One resource that I have found to be VERY helpful is Easing the Teasing by Judy S. Freedman. It discusses what it looks like and how to deal with it for grades K-12, what to do if your child is the bully, and how to handle the situation with teachers and administrators.

Alice Bradley
Guest

I don’t know why there’s hostility being expressed toward the parents here who refer to homeschooling as an option. If you can homeschool your children and you feel it’s the best for your kid, that’s absolutely wonderful. If one of the reasons you’re doing it is to protect your child from an abusive environment, that’s not avoidance, it’s dealing with the problem. How much learning can be going on if your kid is terrified of school?

pnuts mama
Guest
pnuts mama

ooh, alice, that was an interesting observation, b/c i was going to say that i felt that perhaps some of the reactions to sara was what was actually harsh- sara’s comment seemed even-toned and was raising a point that she was concerned with. when i read some of the reactions to her comment i felt the sting (dare i say a little bullying?)- now granted, i can understand where the homeschooling community as a whole has had to deal with a lot of crap and often reacts from a posture of defense, but still. when i read sara’s comment i… Read more »

Alice Bradley
Guest

Yeah, pnuts, you’re right–it was that last comment (by Melissa) that I took exception to. The rest of it, including Sara, was fine. Anyhow! Bullying is a problem for all kinds of people who can’t or don’t want to homeschool, and they shouldn’t be made to feel that it’s their only option. So I like all the practical suggestions, here.

Sue
Guest
Sue

Thanks for the even-handed nature of your article, Alice. I get a little weary of parents thinking bullies are other peoples’ kids. I have by turns wondered if mine was a bully or being bullied. From all the reading I’ve done, neither seems to be the case in a chronic way but the potential is there in both directions. Fact is, we live in a culture of fear that is so ramped up about the horrible violence perpetrated by bullies and their victims that we can at times exaggerate the nature of the problems. I understand that denial is f-d… Read more »

Earth Girl
Guest

When my son was in 7th grade, he tried to stop a girl from bullying another girl. She grabbed him by the collar and repeatedly bashed his forehead in the wall. The school nurse called me and when I determined there was no physical damage, I grabbed both his hands and intensely told him that he did the right thing, I was proud of him, this didn’t change who he was, and all the things in a mother’s heart. The assistant principal had come in the nurse’s office unknown to me and, with wet eyes, gave Ricky the male version… Read more »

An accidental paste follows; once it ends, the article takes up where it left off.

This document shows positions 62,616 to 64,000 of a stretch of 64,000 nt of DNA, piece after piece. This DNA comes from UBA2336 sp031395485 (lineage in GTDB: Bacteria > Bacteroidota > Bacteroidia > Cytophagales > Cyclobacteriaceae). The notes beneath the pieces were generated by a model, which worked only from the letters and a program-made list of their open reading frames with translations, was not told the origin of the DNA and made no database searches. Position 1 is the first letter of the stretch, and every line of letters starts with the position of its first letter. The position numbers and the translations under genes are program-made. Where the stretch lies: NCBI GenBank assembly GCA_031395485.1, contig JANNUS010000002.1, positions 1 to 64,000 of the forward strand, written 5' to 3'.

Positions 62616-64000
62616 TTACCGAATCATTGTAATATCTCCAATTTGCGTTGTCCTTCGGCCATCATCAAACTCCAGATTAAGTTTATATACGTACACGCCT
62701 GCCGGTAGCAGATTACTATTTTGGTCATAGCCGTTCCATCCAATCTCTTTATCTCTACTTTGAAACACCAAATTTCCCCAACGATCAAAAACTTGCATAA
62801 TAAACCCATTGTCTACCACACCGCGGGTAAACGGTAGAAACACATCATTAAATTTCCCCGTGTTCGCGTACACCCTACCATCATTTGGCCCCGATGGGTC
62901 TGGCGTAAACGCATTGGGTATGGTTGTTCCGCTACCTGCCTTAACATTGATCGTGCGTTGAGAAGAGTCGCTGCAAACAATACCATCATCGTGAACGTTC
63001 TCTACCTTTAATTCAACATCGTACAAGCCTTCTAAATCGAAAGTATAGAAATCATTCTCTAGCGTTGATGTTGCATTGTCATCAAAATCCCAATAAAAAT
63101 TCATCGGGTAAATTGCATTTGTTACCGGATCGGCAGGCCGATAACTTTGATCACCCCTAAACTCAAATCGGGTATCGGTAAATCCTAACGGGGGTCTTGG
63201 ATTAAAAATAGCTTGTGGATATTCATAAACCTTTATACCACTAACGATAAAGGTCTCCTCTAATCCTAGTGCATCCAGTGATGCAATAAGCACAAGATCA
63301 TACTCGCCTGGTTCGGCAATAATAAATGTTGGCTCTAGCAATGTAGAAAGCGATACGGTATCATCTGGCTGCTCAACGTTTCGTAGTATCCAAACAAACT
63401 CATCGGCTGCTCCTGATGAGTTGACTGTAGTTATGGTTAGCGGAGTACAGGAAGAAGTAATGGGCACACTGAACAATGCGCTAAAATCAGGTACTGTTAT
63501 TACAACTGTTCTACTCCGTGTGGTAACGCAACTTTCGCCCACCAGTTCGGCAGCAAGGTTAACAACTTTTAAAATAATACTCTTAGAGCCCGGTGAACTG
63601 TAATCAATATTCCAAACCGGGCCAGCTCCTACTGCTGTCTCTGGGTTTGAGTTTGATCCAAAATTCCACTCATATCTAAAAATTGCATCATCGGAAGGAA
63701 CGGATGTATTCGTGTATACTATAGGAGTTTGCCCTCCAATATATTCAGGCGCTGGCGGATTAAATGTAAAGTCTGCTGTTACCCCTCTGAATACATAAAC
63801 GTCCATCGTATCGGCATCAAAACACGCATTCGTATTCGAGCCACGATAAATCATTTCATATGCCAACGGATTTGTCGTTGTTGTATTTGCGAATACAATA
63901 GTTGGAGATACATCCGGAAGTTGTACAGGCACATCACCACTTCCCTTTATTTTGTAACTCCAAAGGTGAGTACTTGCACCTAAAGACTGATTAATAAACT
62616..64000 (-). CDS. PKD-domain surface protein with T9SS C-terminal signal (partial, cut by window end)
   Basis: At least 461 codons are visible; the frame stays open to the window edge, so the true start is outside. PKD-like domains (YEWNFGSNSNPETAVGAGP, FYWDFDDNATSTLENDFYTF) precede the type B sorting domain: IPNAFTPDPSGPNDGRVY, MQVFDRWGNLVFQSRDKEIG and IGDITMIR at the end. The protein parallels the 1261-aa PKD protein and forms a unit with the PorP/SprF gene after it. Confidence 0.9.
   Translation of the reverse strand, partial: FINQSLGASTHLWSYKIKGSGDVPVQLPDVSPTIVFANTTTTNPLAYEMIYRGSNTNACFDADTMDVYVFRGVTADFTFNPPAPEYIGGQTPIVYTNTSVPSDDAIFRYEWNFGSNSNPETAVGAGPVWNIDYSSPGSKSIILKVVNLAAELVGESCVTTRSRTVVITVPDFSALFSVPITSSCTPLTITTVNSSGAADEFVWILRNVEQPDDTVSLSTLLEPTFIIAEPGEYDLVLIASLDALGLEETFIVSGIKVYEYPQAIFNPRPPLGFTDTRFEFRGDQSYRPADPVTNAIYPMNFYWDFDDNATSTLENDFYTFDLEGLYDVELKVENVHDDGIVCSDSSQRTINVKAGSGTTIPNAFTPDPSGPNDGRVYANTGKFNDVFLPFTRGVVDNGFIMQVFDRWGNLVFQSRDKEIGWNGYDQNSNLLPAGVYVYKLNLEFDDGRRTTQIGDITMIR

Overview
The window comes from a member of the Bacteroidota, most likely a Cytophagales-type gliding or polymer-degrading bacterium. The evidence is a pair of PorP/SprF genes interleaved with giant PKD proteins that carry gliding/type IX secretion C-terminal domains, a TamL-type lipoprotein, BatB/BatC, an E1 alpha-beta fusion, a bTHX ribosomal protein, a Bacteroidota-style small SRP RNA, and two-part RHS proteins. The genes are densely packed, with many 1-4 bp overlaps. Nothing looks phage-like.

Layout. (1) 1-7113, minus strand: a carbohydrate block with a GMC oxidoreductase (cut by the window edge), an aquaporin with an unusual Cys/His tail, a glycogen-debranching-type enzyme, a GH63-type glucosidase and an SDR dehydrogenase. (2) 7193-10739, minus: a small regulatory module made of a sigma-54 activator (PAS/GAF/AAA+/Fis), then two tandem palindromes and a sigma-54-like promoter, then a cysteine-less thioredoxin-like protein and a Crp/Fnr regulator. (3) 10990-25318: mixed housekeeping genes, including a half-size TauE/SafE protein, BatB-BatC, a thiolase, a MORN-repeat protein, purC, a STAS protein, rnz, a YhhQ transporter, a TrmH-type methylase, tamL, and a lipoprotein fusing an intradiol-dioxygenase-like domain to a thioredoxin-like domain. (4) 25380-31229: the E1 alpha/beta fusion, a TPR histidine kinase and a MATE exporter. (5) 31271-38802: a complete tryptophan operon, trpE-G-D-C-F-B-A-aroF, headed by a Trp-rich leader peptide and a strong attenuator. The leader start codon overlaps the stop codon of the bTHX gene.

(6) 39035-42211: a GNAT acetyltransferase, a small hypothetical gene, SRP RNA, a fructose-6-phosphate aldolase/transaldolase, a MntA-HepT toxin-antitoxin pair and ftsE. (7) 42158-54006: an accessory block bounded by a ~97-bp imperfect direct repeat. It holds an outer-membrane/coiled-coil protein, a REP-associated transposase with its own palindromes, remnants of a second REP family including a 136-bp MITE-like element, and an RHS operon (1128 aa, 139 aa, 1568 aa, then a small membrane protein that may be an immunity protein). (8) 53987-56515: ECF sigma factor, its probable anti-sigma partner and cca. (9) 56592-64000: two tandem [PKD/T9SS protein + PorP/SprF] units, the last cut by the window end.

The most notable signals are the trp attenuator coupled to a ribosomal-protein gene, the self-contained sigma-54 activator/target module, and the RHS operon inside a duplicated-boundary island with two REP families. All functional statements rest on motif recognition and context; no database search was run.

Ken
Guest
Ken

I thought your article was right on target in discussing both the impact and pervasiveness of bullying. One correction: Studies have been done of bullying prevention programs. In particular, studies by Dan Olweus, a professor of psychology in Norway, who is often seen as the father of bullying research, has shown that implementation of comprehensive bullying prevention programs in schools can result in a 50% decline in bullying incidents. When you consider the dramatic impact that these incidents can have on kids (one survey indicated that kids identified bullying as the worst experience of childhood other than losing a loved… Read more »

Melissa
Guest
Melissa

Just to clarify. I am not against home schooling. At-all. I just don’t think that public highschool is to blame for why kids have a hard time going through the teen years and look back on it negitively. That’s all I meant to say.

braine
Guest

The following doesn’t diminish the validity of the issue at all — in fact, it even more starkly underlines the pervasiveness and chain-reaction consequences of bullying — but the New York Times apparently did some shoddy research in their original article, missing the police report on Billy Wolfe’s own abusive behavior.
http://www.nwanews.com/nwat/News/63772/

KitKatsKnits
Guest

I do not have children of my own to raise, and when I do have children of my own they will be going to public school. However, I do have children that I teach on a regular basis. I am a martial arts instructor. One of the things that we teach here is self-control. We tell our students that it’s okay to get mad at someone or something but not to act on that anger. It’s only okay to hit if you are afraid for your well-being. There are 4 other principles that we teach here. Effort, Etiquette, Sincerity, and… Read more »